Saturday, March 30, 2013

The Weight Of The Moment

A couple of years ago I worked with former NFL Coach Herm Edwards. He wears many hats in his post-coaching life, including motivational speaker. I asked him to give me a sample, and he launched into some fiery verse on the difference between anxiety vs pressure

It's not completely removed from one of my favorite Malcolm Gladwell chapters about choking vs panic. And it all applies to the NCAA Basketball Tournament.

Under this intense one-and-done spotlight, anxiety, pressure, panic, and choking all come together in a cruel witch's brew. What was Georgetown's Freddie Brown thinking when he passed the ball to North Carolina's James Worthy? Why did Chris Webber call timeout when Michigan had none remaining? How did Derrick Rose miss those free throws against Kansas?

Edwards says that anxiety is good, it's how you know the game is big. The butterflies make you feel alive. But pressure makes you so afraid of failure, that you stop doing the things that instinctually put you in this lofty position in the first place.

And in this 2013 edition of March Madness, we've seen some maddening examples of players and teams buckling under the pressure. If Davidson had completed a simple outlet pass, they would have upset Marquette. If Ole Miss had gotten a timeout after La Salle's go-ahead shot, Marshall Henderson may have been able to make his own NCAA history - but not from the bench. And then there was Kansas, who felt the pressure and fell in one of the all-time March Mishaps.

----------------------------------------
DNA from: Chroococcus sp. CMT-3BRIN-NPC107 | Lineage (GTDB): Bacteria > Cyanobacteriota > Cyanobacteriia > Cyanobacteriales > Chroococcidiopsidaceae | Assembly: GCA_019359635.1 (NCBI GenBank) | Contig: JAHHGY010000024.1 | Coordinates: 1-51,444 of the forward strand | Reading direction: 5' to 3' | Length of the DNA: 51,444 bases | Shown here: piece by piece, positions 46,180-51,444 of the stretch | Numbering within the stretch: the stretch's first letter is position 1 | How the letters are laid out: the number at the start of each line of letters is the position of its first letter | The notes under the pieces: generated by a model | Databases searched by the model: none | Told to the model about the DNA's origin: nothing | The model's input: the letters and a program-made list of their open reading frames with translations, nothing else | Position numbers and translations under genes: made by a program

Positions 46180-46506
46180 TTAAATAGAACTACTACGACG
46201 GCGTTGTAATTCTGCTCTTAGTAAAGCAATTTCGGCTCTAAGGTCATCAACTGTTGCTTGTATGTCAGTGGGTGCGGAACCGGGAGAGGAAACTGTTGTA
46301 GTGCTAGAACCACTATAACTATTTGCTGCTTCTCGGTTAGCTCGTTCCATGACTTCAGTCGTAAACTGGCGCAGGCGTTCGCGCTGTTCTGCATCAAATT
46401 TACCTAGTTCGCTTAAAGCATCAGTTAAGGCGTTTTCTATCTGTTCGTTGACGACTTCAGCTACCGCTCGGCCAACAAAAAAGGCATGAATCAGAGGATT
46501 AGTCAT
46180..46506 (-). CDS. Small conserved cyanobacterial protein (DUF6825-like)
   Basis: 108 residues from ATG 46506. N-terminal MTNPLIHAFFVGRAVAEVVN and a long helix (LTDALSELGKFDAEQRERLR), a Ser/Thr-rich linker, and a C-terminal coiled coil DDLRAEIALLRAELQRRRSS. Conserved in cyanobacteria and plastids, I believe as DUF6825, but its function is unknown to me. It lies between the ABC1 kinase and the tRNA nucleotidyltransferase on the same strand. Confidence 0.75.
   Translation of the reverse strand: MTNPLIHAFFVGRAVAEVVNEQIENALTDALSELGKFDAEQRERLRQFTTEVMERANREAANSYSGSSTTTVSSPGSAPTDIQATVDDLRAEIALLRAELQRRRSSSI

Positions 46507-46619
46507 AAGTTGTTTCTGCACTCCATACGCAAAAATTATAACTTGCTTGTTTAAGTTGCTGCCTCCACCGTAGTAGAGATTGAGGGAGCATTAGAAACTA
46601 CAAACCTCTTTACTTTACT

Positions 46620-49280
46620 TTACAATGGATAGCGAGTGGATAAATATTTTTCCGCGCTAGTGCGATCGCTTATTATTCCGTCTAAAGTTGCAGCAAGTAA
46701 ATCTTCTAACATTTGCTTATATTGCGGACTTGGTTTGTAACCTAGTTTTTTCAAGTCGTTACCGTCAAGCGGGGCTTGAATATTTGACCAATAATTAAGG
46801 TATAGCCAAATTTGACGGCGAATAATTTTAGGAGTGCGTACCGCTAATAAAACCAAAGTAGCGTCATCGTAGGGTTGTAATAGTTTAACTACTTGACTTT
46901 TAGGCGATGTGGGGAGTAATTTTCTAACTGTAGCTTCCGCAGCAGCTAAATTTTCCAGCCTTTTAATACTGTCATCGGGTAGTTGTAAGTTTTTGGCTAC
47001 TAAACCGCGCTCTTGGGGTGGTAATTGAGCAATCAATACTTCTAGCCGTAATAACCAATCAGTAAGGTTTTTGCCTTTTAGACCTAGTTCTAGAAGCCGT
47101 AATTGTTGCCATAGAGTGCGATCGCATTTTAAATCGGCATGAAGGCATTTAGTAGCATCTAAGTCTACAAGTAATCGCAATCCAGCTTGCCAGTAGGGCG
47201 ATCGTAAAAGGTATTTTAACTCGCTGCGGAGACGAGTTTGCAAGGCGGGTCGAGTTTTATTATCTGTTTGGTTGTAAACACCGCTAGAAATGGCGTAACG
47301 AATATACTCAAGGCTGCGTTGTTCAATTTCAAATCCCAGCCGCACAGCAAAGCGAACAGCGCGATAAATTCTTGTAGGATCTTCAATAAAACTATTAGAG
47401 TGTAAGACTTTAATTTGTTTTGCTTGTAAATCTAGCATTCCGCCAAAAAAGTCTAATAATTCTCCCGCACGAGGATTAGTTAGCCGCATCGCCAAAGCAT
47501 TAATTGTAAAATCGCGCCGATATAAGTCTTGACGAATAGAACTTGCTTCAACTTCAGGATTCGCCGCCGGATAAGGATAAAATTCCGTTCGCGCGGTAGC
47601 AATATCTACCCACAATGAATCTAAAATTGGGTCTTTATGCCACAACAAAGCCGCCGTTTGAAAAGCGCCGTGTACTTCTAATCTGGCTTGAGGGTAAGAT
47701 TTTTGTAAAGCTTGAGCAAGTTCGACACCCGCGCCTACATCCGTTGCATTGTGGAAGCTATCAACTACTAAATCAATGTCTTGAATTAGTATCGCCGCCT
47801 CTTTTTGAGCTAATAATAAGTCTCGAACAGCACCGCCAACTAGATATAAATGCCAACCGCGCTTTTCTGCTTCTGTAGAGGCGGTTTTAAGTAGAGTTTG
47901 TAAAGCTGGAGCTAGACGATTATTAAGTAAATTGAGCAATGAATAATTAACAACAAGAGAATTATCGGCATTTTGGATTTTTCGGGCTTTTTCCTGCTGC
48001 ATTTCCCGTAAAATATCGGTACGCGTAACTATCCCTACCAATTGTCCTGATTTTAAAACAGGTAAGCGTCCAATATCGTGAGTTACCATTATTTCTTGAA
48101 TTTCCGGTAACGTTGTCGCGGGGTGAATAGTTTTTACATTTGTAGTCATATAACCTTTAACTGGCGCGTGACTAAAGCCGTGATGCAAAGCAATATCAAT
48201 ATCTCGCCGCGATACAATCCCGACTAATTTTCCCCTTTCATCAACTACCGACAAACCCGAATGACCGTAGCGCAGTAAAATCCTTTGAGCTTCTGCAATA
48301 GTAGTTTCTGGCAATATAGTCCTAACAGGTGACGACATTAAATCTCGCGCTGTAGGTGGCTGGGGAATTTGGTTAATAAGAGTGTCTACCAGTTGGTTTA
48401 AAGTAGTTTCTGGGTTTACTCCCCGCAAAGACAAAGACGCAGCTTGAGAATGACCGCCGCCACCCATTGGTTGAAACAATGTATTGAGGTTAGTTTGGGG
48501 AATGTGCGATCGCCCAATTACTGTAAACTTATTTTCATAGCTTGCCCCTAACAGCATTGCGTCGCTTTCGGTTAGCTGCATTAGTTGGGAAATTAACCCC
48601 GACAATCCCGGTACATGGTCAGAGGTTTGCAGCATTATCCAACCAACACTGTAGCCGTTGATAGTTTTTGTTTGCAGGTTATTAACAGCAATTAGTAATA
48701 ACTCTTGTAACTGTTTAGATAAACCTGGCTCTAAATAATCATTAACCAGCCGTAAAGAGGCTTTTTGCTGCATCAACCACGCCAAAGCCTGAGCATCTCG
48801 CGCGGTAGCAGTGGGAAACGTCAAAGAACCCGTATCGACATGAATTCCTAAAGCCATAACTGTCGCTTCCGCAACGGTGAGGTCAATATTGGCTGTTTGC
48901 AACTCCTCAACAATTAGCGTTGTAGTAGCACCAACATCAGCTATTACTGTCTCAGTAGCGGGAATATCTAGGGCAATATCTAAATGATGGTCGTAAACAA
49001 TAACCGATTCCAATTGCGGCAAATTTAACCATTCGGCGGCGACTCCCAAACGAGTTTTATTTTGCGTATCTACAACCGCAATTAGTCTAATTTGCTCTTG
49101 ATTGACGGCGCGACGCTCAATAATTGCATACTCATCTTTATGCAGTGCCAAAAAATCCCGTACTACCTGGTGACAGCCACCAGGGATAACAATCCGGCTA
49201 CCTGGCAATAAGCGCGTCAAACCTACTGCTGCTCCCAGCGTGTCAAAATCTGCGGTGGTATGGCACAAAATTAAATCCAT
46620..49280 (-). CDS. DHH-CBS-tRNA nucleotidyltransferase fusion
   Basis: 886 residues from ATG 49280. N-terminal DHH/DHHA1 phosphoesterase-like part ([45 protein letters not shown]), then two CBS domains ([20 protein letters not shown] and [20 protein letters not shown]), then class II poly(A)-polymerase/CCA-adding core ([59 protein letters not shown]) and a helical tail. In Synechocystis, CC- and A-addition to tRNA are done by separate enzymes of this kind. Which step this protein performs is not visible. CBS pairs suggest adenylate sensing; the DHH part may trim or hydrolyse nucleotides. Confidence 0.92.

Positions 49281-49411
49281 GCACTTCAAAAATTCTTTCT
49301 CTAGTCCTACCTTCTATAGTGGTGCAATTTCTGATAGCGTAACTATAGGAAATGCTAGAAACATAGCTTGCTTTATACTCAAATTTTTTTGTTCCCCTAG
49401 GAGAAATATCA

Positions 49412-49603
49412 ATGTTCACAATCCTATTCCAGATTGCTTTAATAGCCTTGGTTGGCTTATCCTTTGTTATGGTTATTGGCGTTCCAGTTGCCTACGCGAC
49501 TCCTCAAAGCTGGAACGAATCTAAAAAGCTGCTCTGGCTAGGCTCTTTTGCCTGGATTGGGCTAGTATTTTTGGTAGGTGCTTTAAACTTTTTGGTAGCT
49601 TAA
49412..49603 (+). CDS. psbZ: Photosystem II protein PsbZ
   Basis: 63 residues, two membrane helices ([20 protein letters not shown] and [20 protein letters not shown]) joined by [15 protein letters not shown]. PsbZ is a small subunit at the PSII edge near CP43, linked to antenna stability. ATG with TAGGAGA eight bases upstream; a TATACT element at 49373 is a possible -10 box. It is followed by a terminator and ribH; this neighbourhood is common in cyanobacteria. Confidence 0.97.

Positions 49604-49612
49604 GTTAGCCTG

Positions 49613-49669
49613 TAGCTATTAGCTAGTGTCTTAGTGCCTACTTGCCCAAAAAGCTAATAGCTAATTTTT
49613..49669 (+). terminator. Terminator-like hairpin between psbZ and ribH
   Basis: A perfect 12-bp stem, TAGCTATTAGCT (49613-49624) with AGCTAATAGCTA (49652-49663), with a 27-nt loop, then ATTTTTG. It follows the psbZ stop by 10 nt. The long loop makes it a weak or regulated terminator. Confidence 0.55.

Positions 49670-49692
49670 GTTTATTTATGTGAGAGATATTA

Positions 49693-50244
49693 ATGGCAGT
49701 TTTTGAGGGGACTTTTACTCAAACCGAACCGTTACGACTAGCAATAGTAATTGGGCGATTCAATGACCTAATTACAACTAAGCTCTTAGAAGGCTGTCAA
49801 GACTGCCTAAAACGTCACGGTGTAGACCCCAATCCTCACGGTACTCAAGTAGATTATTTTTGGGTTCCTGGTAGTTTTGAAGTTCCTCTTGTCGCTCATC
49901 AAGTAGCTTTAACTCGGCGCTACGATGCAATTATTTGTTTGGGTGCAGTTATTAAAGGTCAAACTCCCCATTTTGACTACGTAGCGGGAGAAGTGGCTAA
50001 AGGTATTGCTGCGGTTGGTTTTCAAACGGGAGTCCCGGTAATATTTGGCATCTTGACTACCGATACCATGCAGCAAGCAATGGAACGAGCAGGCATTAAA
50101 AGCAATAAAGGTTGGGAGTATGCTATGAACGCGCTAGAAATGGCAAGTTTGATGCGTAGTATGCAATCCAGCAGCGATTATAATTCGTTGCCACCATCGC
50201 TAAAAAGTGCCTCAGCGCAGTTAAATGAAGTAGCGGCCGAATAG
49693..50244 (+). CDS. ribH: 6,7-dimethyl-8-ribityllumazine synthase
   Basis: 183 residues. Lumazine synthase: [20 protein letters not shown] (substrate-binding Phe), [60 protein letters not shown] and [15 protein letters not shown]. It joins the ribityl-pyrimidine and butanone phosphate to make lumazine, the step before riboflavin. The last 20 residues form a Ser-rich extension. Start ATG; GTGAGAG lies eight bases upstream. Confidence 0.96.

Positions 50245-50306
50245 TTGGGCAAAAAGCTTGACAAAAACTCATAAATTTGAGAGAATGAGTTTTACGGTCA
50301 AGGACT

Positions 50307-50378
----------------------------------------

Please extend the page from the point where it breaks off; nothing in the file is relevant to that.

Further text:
It's true that Michigan's Trey Burke made one unbelievable play after another to lift Michigan to the historic win, but it never should've been up to him. Unlike what Syracuse University has done to their opponents in this tournament, Kansas allowed Michigan to get close enough to create a miraculous circumstance. And there were a number of reasons it didn't have to be that way.

Kansas was led by top-notch head coach Bill Self and senior point guard Elijah Johnson. They had gotten to this point largely because of these guys but as events unfolded, everything unraveled.

With 2:34 remaining, Kansas led 72-62. Michigan had just missed back-to-back shots, and Johnson had come down with the rebound. As a fan watching at home (and as a TV producer), I would have expected Johnson to walk it up the court while the huge Kansas fan presence gave a standing ovation for a victory that was imminent.

Inexplicably, Johnson forced his dribble into traffic and turned it over resulting in a dunk at the other end. So now the Jayhwaks were only up 8 with 2:22 left. Kansas not only failed to score, but failed to use clock, and Michigan chipped away until it was within a single prayer of a shot.

From that point on, Johnson had lost his mind. There was the key turnover, the missed free throws, the seemingly open layup he missed at the end of the OT session. But his coach wasn't much better. They actually came out of a late timeout in overtime with 6 guys on the floor.

So how do you explain all this? One and done makes you crazy, and when the game's on the line any play could be your last.

Trey Burke was a hero because there was nothing to lose. He had the anxiety, the desperation to save his team. Elijah Johnson crumbled because there was everything to lose. He only had the pressure not to blow it - which of course became a self-fulfilling prophecy.

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